St David’s Church, Llanthony

button_lang_frenchSt David’s Church, Llanthony

This medieval building was originally part of Wales’ first Augustinian priory, consecrated in 1108. It may originally have been the priory’s infirmary. It was retained as a parish church after the priory was dissolved in 1538. The spectacular remains of other priory buildings still stand to the north.

There was an earlier Christian site in the vicinity, reputedly where Dewi Sant (St David) once stayed. Llanthony’s Welsh name is Llanddewi Nant Hodni, reflecting the site's dedication to Dewi. Nant means valley or stream, and Hodni is a variant of Hoddni, the name of the river in this valley. The Welsh name was compressed (e.g. Llanthonddye c.1536). An even shorter version, Lanthoni, was written as early as 1125-27.

Gerald of Wales and the Archbishop of Canterbury bypassed Llanthony on their tour of Wales to recruit for the third crusade in 1188. They followed a narrow track through Grwyne Wood, passing west of the priory, when travelling from Llanddew to Abergavenny. Gerald noted that Llanthony had founded a daughter house in Gloucester (in 1136) and started acquiring great wealth, the begetter of vice. He thought the monks of Llanthony, enclosed by mountains, should live more like hermits, in contemplation and moderation.

The present church was dedicated to St David on 1 March (St David’s Day) 1890. Parts of the church, including some of the exterior walls, were altered during the building’s restoration in the 1890s. Many earlier structural features are visible. Unusually, there’s a fireplace inside (there were two). Fires would have been needed to keep patients warm, if the building was once an infirmary.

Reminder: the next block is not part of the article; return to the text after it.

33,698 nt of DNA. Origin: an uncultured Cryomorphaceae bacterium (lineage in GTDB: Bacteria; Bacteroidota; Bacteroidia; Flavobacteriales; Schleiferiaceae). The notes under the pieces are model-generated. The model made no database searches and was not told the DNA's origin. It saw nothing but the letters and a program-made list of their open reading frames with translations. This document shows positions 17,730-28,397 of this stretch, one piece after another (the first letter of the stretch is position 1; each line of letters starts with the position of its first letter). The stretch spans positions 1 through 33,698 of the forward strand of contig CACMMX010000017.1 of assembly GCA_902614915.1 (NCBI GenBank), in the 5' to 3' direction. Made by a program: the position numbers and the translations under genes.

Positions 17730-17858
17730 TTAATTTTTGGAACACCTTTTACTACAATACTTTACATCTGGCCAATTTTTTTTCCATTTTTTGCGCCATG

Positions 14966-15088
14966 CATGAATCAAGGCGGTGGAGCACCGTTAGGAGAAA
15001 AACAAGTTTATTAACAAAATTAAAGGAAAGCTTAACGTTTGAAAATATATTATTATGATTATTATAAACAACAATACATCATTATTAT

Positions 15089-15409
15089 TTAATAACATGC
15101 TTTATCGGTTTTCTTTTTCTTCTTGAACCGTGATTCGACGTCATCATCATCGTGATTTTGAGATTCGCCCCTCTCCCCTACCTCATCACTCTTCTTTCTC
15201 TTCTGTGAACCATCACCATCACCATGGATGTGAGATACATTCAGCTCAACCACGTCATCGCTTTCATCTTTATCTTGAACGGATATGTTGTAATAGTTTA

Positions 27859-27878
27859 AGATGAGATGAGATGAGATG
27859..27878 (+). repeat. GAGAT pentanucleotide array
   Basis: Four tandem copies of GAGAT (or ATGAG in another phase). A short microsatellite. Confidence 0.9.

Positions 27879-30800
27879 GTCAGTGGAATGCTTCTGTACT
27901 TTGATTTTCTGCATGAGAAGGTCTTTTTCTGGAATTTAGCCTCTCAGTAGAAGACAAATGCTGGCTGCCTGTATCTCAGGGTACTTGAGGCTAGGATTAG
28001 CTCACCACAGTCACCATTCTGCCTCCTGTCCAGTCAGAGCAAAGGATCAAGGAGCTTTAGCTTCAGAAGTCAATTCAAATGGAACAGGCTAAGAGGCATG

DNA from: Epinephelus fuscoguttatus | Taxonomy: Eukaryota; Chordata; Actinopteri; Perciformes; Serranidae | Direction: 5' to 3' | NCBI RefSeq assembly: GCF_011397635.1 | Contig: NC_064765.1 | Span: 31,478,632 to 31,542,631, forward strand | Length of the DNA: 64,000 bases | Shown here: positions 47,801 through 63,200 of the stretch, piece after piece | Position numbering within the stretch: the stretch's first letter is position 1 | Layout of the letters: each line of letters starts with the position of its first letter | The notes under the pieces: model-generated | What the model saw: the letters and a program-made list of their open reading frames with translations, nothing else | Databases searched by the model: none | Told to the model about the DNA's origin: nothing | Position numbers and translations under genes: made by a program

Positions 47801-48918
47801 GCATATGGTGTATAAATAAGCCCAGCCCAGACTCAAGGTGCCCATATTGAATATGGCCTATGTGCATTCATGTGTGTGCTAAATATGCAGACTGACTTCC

The font is medieval. The bell, clearly visible from outside, dates from 1792.

In the early 20th century there were reports of frequent sightings of a “phantom monk” at the church, sometimes carrying an old lamp and always with his hood drawn close over his head. An apparition of the Virgin Mary was said to have appeared in the priory area in 1880.

With thanks to Richard Morgan, of the Welsh Place-Name Society, for place-name information

Postcode: NP7 7NN    View Location Map

Parish website

Other HAUNTED HiPoints in this region:
Skirrid Mountain Inn, Llanfihangel Crucorney - said to be haunted by convicts hanged there

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